Lahore Pakistan - Part I & Part II

ViewThis is the view from the deck. They live in a suburb called Tokar on the outskirts of Lahore. It is quiet and beautiful. For now. The city is growing very quickly and I am sure they will have many neighbors soon. The fields are filled with something like mustard plants that are used in salads, but mostly to feed the animals the farmers raise.
Donkey cartThese boys are riding their donkey cart standing up. This is how everyone rides an empty cart. It looks like fun! The shawls they wear are mostly just wool blankets worn over the head, around the neck , or just wrapped like a regular shawl. During the winter, this is how most men dress to keep warm.
ChildrenThese colorful kids followed us around for quite awhile. Not much was happening this morning, so we were their entertainment. It is not acceptable to take photos of older girls and women, so these two little girls give just a hint of the very colorful outfits worn by the women.
Model town parkThis is the Model Town park built inside Model Town, a planned community built on a circular model. The park has a nice path around the perimeter great for fitness walking or running. We would go there just about every day for a three mile run. It was really fun running around the park and looking at all the well dressed Lahoris enjoying the outdoors.
StonemasonsThis is part of Jehangir's Tomb, a large square building with lots of ornate carving and inlaid stonework. These men are handcarving new pieces for ongoing restoration work. This large building will take a long time to restore, but is truly one of the gems of Pakistan.
PrayingThis is the entrance to the famous Badshahi Mosque. This gentleman is spending the day in prayer. He has arranged himself to face the Mihrab which is directly through the main entrance and is the same direction as Mecca. Men in prayer are a very common sight in Pakistan - not surprising as it is "The Islamic Republic of Pakistan."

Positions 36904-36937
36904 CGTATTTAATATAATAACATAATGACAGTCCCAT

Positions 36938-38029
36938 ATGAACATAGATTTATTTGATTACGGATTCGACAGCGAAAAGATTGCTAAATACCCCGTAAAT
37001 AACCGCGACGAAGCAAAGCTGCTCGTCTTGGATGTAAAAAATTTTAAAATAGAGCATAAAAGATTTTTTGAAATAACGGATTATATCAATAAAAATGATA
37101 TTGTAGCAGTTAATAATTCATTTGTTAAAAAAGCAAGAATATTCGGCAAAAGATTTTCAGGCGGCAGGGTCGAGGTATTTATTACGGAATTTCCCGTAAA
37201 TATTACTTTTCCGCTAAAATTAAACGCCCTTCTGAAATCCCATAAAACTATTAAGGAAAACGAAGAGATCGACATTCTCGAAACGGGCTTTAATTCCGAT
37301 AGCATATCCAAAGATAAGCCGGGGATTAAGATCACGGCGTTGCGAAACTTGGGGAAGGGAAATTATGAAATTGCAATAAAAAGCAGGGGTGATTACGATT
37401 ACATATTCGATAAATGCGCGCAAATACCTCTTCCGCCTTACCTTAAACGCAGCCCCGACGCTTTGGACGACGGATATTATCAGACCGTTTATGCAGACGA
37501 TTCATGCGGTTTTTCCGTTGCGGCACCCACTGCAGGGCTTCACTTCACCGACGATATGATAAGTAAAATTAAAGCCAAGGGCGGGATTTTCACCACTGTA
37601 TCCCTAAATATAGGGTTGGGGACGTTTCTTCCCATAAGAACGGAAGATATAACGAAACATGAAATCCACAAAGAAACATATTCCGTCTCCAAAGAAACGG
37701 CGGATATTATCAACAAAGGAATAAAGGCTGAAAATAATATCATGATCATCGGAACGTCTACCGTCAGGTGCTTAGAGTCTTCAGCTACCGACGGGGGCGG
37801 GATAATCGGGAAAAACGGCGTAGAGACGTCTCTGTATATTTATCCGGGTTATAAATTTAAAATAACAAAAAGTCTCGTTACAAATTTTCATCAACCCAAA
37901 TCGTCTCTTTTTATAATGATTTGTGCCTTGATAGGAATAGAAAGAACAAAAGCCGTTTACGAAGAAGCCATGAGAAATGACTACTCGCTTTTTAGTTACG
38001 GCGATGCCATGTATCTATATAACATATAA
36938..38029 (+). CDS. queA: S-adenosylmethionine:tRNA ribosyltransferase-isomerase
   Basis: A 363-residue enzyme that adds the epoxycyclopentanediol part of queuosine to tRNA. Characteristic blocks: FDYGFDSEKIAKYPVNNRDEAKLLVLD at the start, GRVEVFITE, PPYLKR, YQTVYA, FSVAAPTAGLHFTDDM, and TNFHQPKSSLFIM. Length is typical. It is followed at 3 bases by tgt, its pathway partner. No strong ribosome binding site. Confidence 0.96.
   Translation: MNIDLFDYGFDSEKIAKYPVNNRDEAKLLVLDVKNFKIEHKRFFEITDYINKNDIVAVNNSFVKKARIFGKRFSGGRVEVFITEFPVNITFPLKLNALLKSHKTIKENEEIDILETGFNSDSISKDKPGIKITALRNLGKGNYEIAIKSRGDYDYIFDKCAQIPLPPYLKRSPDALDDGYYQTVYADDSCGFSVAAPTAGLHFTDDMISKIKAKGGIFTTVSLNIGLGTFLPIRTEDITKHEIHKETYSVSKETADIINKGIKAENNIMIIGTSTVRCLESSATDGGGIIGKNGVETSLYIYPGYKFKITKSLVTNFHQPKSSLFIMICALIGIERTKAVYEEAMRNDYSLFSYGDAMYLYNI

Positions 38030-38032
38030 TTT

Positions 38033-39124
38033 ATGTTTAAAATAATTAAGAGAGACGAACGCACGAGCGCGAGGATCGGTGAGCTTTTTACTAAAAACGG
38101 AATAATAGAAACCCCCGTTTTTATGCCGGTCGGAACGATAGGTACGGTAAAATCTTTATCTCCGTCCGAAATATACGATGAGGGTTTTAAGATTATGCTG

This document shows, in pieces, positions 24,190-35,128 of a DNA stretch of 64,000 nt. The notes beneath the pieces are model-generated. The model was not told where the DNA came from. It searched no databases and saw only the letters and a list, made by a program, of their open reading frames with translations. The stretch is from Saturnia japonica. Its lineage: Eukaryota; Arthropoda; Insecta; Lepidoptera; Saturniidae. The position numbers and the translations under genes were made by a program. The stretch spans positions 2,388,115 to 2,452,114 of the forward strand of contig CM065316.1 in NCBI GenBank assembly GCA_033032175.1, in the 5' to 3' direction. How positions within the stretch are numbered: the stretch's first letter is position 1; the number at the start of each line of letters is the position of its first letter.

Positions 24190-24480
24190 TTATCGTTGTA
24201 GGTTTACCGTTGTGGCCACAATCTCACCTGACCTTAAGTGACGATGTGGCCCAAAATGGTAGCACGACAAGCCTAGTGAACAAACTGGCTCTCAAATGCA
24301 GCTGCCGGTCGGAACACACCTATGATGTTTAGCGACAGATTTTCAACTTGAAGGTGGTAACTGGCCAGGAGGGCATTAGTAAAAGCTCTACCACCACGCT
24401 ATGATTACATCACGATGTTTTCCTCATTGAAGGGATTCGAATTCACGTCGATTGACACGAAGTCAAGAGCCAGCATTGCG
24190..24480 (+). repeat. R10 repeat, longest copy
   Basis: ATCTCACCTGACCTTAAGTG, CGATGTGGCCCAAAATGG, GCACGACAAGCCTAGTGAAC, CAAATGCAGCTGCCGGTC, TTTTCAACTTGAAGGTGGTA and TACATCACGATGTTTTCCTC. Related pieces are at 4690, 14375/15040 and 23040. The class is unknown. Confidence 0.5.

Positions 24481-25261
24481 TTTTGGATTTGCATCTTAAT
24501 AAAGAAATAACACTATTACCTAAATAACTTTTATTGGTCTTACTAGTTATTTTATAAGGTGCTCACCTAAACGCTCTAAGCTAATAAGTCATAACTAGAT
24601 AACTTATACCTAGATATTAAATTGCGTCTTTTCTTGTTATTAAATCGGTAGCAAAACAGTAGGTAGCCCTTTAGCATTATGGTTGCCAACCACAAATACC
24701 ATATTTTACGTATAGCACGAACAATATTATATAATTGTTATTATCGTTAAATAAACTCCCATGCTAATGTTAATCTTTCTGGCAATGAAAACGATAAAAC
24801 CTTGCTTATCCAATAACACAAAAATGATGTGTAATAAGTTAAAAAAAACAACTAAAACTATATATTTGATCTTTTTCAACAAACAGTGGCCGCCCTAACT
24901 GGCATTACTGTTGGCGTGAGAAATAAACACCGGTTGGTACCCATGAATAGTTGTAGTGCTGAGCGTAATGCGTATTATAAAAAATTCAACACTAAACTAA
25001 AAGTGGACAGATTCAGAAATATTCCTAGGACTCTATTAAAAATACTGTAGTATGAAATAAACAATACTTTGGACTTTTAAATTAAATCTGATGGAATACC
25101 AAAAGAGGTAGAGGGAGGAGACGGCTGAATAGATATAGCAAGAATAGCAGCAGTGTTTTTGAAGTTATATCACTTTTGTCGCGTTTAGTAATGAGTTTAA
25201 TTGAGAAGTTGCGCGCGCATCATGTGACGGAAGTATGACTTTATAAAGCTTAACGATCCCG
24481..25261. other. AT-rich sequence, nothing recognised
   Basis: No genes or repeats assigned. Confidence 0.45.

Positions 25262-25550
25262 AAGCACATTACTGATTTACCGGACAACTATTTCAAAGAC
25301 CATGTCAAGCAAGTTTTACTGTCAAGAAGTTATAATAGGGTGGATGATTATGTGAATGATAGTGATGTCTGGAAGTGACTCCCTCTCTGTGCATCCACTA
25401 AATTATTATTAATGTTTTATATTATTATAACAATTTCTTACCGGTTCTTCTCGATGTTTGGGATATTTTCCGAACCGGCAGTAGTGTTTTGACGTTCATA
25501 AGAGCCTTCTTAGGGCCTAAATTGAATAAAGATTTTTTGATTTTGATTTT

FountainsThis is one of the many fountains in the Shalimar Gardens, an elaborate series of gardens and fountains created to entertain the various Moghul emperor's. We were fortunate that while we were there, someone paid the $2 to turn the fountains on for awhile. It is all gravity fed with very clever engineering and piping. In the old days, they carried the water up in buckets, but now they have pumps.
Wazir Khan MosqueThis is the Wazir Khan mosque in the old city of Lahore. We arrived just after the afternoon prayer time. There is still one man deep in prayer. The call to prayer comes five times a day, and is a reminder to travelers that they are somewhere truly interesting and unique.
Bashaih MosqueThis is long view of the Mihrab of the Badshaih Mosque. The central square has a large fountain for washing before prayer. The rest of the courtyard is open for thousands of people to pray. Walking around this square in the fog, looking at the fine construction is sure to move even the non-Muslim.
StoneworkFine stone work. This decorative panel is one of hundreds in the Old Lahore fort. Made from Alabaster and several kinds of gemstones, this is an amazing example of craftsmanship. The stones fit perfectly in their spaces, and are finished completely smooth to the touch.
Lahore fortThis is the main entrance to the old Lahore Fort. The gate was designed to allow the emperor and his army to come in mounted on their elephants. The roads inside the fort are all large enough to allow the elephants to take their riders directly to the living quarters. This includes several bridges and elephant parking lots.
the rugThis is the rug that I purchased with lots of assistance from my hosts. We went to the rug district where the locals shop for carpets and visited shop after shop looking for just the right carpet. As for most of the shopping, the merchants rolled out carpet after carpet until (hopefully) you find one you like. Eventually they start putting out carpets that are not what you want and then you move on to the next shop. The shop owner, of course, will take you there personally even though it is only next door. While we were shopping, the power kept going out, so we were unable to see the carpets. One time, we were three stories up in a concrete block shop with no windows. The lights went out, and it was completely dark. We had no chance of feeling our way out. She led all six of us out to the street, and we continue shopping. Finally we found the perfect carpet, and Masood bargained for a great price. The dealer told us that it is an old style Bokara from Uzbekistan. He purchased it used from some Afghani refugees. Our dog Skunk really enjoyed the smells embedded in it. It matches the rest of our Victorian decor, and gets Brenda's approval.

Homeme Concordia Expeditions Lahore